Florid in palette, thick and gestural in style, and rich in sublime allegory, the work of Russian avant-garde painter Moses Feigin has been largely unknown in West. But now, a few years after his death at the age of 104, this embattled lion of the 20th century Moscow art world is getting the national and international recognition he deserves.
Having lived and worked during more than one seismic cultural shift, Feigin's style itself went through many phases, as his strong progressive voice developed and evolved, was driven into silence by oppressive state policies, and roared to life again as history unwound. In many ways, it is the story of modern Russian art itself that plays out across Feigin's career.
Trained in rigorous academic traditions, Feigin was attracted by the raw power, energy, and original thought of groups like the Jack of Diamonds, also called Knave of Diamonds, Russian Bubnovy Valet (an avant-garde collective founded in Moscow in 1909), of which Feigin was the last surviving member). As the name implies they favored a youthful, vibrant, modern dynamic of bright colors and expressive emotion -- important qualities that came to define Feigin's whole oeuvre.
This popular and exciting work, influenced by both Russian folk-art and European post-Impressionism, was nevertheless banned in 1931, when Stalin issued a decree forbidding such "degenerate" art, sanctioning only Social Realism. Like many artists in the Soviet regime, Feigin made his living doing State work, but in his heart -- and his private studio -- he rebelled.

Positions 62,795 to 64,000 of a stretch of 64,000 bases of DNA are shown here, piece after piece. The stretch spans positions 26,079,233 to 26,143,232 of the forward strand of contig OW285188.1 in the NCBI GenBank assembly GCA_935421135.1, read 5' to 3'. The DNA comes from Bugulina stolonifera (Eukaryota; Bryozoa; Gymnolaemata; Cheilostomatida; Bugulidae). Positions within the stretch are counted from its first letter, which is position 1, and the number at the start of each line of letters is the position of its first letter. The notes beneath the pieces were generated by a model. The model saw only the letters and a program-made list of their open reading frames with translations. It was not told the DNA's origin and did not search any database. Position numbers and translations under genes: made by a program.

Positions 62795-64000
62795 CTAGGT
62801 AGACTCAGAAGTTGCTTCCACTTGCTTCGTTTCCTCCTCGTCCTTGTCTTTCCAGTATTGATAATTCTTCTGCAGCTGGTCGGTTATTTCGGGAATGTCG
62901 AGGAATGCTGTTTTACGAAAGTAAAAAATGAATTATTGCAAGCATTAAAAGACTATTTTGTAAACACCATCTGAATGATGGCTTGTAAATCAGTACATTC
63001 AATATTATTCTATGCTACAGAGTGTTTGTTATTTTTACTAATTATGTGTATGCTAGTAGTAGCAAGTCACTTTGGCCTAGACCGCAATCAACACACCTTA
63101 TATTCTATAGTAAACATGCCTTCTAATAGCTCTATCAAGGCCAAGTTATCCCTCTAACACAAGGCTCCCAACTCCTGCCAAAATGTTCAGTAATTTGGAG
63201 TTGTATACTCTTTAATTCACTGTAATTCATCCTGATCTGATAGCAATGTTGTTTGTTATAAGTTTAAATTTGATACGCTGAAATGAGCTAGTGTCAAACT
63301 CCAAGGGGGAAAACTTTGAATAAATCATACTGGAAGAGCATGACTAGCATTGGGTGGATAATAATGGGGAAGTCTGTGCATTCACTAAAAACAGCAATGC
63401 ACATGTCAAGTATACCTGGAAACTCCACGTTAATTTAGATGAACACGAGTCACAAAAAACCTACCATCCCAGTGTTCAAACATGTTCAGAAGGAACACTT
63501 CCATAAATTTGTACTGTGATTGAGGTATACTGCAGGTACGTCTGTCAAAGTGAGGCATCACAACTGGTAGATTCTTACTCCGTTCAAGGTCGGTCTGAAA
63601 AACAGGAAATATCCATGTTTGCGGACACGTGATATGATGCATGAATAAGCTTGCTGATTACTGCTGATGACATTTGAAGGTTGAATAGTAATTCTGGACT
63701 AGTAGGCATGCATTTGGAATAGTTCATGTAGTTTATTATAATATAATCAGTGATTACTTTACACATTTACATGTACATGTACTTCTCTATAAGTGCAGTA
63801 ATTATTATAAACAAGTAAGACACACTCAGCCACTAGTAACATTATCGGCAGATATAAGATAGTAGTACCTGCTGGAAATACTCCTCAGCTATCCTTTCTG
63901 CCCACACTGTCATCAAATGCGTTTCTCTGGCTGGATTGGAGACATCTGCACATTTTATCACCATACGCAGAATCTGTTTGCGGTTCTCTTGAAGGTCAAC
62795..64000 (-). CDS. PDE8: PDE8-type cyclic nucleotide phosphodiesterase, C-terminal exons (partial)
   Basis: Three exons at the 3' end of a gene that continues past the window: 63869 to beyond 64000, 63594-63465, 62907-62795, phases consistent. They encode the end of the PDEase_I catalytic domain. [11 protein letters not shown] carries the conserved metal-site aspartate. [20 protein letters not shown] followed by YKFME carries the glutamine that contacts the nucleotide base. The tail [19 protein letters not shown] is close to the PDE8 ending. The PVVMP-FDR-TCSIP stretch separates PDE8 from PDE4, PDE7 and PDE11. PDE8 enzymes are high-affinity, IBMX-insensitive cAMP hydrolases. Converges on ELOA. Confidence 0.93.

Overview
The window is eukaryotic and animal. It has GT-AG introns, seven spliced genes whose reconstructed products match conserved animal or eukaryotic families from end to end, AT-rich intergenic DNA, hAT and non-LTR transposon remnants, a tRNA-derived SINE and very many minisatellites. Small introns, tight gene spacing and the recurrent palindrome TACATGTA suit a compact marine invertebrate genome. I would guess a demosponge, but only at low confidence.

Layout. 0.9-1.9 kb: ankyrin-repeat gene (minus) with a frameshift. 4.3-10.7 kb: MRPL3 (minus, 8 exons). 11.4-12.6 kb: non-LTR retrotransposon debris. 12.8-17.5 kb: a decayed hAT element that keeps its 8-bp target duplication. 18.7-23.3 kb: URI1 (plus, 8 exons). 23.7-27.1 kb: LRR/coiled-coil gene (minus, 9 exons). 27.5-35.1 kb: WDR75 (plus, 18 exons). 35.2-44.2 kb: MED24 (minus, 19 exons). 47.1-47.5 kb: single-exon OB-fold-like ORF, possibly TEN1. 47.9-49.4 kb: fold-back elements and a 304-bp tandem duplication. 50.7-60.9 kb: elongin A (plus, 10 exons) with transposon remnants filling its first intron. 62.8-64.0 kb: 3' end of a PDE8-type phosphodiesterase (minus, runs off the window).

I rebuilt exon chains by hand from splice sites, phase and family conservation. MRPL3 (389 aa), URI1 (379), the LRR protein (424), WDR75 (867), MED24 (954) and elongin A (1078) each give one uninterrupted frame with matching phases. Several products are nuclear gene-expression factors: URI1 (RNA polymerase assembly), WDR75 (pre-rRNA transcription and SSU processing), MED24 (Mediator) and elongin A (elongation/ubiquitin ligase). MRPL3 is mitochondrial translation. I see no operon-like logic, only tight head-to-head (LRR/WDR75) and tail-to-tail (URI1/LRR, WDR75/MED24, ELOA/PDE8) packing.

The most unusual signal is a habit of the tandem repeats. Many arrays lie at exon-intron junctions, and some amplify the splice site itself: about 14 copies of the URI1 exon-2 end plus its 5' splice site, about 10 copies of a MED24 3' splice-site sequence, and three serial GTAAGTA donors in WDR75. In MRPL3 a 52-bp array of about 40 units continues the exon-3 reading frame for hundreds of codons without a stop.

Feigin experimented along the abstract/figurative continuum. His preferred palette was red, yellow, black, indigo, and orange and was applied muscularly in deeply scored, richly shadowed, and thickly drawn shapes -- almost like stained glass. In the late 1960s, notably a time of cultural easements sometimes called the Thaw, Feigin became enchanted by world of the carnival.
Soon harlequins, actors, comedians, and musicians became his favorite characters, appearing frequently in the work he would produce for the next 40 years. Perhaps its colorful freedom put him in mind of his Jack of Diamonds heyday; perhaps he just loved the colorful patterns. The carnival's visual character seems to have been at least as salient for Feigin as its yield of metaphors. This is clear because he also made a great deal of completely abstract work that featured the same optical strategies and stylistic cues as their circus-tent cousins.
This impressive private collection assembled by Luba Matusovsky (which is available for public and online viewing) represents the 1970s and 1980s with examples spanning 1968-1992, a lengthy period in which Feigin worked in each of the above motifs and styles at various times; and thus represents a substantial cross-section of his entire mature output. Along with examples of the abstract carnival, what makes this collection especially unique is also the presence of several important, much rarer works. For example, a series of opulent, innovative mixed media works incorporating collaged foil -- variations on the altarpiece/icon; as well as recurring meditations on the theme of the Temptation of St. Anthony. A pioneer of monasticism who lived to be 105, St. Anthony was known for, among other things, his credo of overcoming the boredom in a martyrdom of solitude by combining prayer with physical work -- an enduring subject of arts and letters that resonated with Feigin on an all too personal level. Jester and ascetic, creature of politics and humanism, both subversive and dedicated in his craft -- this is truly Moses Feigin's legacy.